14. 14. EMC SYMMETRIX 8000 ENTERPRISE PLUS STORAGE SYSTEMS PRODUCT DESCRIPTION GUIDE fetching required information from cache into the ASIC buffer. This results in optimal utilization of available resources. Instruction Set Logic, routine cache-related activities being requested from processors mounted on channel (front-end) and disk (back-end) directors are built into the logic in the ASIC. This expedites the process of cache-related transactions and reduces the time for which cache is to be blocked for servicing a process request. The result is that cache requests are processed through ASIC hardware instantaneously without waiting for PowerPC processors on the channel and disk directors.Proactive Cache Maintenance EMC makes every effort to provide the most highly reliable hardware in the industry. However, all hardware is subject to the effects of aging and occasional failures. The unique methods used by Symmetrix for detecting and preventing these hard failures in a proactive way set it apart from all others in providing continuous data integrity and high availability. Symmetrix 8000 actively monitors I/O operations for temporary errors. By tracking these soft, or temporary, errors during normal operation, Symmetrix can recognize patterns of error activity and predict a potential hard failure before it occurs. This proactive error tracking can usually prevent an error in global memory by fencing off, or removing from service, a failing memory segment before data errors occur. Constant cache scrubbing to detect and correct single- and double-bit errors dramatically reduces the potential for multi-bit or hard errors. In addition to monitoring recoverable conditions during normal access, all locations in global memory are periodically read and rewritten to detect, and correct, single- and double-bit errors. A Symmetrix system’s global memory scrubbing technique maintains a record of errors for each memory segment. If the predetermined error threshold is reached, the segment’s contents are moved to another area in global memory, and the segment is ‘fenced’ and removed from service. A service processor call-home function alerts EMC to the unacceptable level of errors, and a non- disruptive memory replacement is ordered. A Customer Service engineer is dispatched with the appropriate parts for a speedy repair. Should a multi-bit error be detected during the scrubbing process, it is considered a permanent error, and the segment is immediately fenced. Data affected by the error is recovered from disk or flagged as invalid in the case of write-pending data. A service processor call home is placed as previously noted.Cache Chip-Level Redundancy Traditional cache memory systems usually provide for 8 bits of parity information to support bit error correction and detection in a 64-bit long word. EMC’s Global Cache Director incorporates Single Nibble Correction Double Nibble Detection. (A nibble is four consecutive bits of information.) This is achieved by internally generating 16 bits of ECC parity information and replacing existing 8 bits of incoming ECC information. This enables the system to correct up to four bit errors associated with a 64-bit long word. Symmetrix Global Cache Directors can also detect up to eight bit errors. Another benefit is that it interleaves 64 bits of information plus 16 CacheStorm parity information (total 80 bits) across 20 13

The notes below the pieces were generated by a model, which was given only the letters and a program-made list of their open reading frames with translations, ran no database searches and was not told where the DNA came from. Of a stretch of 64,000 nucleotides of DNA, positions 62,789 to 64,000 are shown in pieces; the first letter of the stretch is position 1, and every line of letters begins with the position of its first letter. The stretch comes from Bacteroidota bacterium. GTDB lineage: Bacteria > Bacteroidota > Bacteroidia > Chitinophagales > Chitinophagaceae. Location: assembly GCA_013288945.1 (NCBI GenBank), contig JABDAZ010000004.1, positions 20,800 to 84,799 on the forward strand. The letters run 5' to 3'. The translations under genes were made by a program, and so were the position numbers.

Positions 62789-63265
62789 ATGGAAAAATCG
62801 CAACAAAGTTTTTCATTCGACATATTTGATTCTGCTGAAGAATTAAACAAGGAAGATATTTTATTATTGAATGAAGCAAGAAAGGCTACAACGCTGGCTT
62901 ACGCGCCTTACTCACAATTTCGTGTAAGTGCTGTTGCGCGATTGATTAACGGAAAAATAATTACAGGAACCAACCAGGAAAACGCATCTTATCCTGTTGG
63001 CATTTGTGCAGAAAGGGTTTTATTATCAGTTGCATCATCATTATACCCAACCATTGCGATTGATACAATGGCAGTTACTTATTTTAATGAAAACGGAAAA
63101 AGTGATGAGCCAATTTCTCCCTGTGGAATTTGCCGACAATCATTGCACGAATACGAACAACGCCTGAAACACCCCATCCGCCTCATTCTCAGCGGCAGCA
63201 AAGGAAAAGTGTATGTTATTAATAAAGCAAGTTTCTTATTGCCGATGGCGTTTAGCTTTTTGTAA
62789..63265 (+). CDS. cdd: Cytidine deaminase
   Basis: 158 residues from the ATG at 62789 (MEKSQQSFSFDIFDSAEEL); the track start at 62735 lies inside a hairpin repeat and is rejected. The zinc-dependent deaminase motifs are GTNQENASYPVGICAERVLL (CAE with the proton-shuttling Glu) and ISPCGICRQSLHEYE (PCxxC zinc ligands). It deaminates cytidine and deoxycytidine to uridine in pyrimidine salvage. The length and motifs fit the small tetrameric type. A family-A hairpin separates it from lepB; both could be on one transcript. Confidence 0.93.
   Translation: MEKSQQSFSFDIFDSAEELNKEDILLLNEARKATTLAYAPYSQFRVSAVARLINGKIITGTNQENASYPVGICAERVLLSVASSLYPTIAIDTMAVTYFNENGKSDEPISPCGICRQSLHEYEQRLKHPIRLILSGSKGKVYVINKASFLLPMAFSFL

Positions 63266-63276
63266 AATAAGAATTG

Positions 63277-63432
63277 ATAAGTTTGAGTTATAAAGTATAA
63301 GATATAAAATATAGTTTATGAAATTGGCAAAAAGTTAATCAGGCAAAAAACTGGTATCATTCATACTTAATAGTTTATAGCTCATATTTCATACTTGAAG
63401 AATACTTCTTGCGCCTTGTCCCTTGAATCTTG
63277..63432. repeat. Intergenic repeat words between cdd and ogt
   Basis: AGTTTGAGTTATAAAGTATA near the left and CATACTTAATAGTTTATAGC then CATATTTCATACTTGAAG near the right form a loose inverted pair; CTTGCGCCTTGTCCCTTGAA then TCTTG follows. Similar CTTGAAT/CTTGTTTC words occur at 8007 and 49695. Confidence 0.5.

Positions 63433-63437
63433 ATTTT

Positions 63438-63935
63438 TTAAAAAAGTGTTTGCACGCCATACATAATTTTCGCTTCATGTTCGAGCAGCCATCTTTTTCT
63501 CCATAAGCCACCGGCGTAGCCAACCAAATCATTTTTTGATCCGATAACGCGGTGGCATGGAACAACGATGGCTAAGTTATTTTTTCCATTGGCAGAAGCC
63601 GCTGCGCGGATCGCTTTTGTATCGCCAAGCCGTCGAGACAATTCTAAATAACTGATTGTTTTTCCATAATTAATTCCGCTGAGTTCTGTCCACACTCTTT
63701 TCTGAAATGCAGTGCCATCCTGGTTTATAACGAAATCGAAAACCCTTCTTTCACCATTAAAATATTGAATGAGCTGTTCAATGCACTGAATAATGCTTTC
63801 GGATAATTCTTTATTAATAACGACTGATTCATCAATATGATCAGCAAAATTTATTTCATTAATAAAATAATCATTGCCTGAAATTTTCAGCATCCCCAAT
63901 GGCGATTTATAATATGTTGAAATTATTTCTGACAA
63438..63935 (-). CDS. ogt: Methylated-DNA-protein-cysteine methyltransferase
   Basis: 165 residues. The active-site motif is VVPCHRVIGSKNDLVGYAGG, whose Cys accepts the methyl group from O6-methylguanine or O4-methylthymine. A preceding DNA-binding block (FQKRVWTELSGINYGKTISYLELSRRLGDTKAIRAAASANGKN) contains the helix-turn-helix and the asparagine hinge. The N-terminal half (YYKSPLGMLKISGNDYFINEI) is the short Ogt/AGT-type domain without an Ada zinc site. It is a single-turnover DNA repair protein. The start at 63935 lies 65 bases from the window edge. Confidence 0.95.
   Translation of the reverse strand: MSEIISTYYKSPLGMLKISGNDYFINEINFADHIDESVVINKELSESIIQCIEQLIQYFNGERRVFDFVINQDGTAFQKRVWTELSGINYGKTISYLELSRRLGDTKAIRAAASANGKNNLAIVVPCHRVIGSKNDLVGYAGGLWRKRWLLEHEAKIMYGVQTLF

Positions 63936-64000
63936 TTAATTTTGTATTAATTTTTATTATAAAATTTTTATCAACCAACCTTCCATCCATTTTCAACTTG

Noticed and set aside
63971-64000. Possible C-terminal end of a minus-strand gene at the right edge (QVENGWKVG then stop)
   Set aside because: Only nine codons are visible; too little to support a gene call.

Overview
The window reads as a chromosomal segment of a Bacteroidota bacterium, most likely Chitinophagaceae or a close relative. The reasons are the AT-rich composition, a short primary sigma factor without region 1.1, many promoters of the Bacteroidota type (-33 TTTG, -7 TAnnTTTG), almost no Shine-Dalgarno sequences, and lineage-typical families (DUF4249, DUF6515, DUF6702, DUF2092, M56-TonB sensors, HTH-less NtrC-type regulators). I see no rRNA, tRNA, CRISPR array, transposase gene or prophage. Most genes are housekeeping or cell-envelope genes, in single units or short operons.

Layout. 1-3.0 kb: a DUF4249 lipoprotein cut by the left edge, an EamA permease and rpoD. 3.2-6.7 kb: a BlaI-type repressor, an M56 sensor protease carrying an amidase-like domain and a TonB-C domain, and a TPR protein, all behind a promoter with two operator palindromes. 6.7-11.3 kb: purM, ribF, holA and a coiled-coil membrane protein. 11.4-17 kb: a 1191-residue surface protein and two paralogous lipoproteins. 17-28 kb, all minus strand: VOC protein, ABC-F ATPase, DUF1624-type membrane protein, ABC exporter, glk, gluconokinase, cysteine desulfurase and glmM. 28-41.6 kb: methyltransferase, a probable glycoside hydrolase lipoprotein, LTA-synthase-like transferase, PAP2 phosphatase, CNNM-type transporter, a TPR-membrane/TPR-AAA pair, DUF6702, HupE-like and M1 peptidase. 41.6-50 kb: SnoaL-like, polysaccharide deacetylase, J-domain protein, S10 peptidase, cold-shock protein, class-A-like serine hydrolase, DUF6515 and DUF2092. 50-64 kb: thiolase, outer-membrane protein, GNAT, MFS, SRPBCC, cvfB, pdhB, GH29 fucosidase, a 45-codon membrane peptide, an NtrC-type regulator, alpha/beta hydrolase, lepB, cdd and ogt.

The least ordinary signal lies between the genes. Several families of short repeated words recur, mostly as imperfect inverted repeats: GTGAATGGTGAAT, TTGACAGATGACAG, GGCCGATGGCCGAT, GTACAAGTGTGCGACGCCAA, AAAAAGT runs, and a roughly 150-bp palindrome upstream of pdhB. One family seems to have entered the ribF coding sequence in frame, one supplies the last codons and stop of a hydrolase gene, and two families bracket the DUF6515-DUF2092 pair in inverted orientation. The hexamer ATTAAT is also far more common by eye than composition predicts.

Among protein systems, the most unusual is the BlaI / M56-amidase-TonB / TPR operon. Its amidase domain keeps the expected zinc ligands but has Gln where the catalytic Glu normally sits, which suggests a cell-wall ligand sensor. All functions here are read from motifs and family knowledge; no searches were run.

15. 15. EMC SYMMETRIX 8000 ENTERPRISE PLUS STORAGE SYSTEMS PRODUCT DESCRIPTION GUIDE memory chips on the cache board. This results in each memory chip storing only a nibble of information corresponding to a word. So, a chip-level error will disable access only to the nibble stored on that faulty chip. However, CacheStorm enables regeneration of data from the faulty chip. This leads to chip-level redundancy making every chip on the cache memory board redundant.Longitude Redundancy Symmetrix Global Cache Directors also incorporate Sector Level longitudinal redundancyCode (LRC) Checks checks, which further assure data integrity. The check bytes are the XOR (exclusive OR) value of the accumulated bytes in a 4KB sector. LRC checking can detect both data errors and incorrect block access problems.Cache Access Path Protection Before Symmetrix cache can accept data from a host connection, it must ensure that the area to which the data is to be written is without error. Symmetrix assures the highest level of data integrity by checking data validity through the various levels of the data transfer in and out of cache.Byte-Level Parity Checking All data and control paths have parity generating and checking circuitry that verify data integrity at the byte or word level. All data and command words passed on the system bus, and within each director and global memory board, include parity bits used to check integrity at each stage of the data transfer.System-Wide Error Checking Both channel and disk directors correct single-bit errors and detect and report double-bitand Correction (ECC) errors. Error detection and correction circuits on each director continuously check all transfers within Symmetrix. A service processor call-home function alerts EMC Global Service Call Centers whenever an unacceptable level of errors has been detected and a non-disruptive replacement is ordered. Customer Service is immediately notified of all call-home alerts, and a customer engineer can be dispatched with the appropriate parts for speedy repair. Even in cases where errors are occurring and are easily corrected, if they exceed a preset level, the call home is executed. This represents the EMC philosophy of not accepting any errors.Efficient Use of Available In early design testing, EMC discovered that cache mirroring is an inefficient way of creatingCache Memory redundancy for failsafe operations. Cache mirroring results in two cache operations in the case of system read events and five cache operations in the case of system writes. In addition to this, mirroring wastes 50 percent of useful memory on the mirror. EMC analysis revealed that memory boards themselves do not fail, however, memory chips on memory boards start misbehaving over time. This leads to a design to ensure that each and every chip on the memory board is redundant - eliminating any single point of failure on cache boards. This also results in higher utilization of available memory resources resulting in higher system throughput. To achieve the goal of making each and every memory chip redundant on the memory board, 8 bits of extra parity information are stored in addition to usual 8-bit parity information that goes with a 64-bit long word. The result is 10 percent of extra memory capacity to create chip- level redundancy as compared to 50 percent waste in the case of mirrored cache boards. 14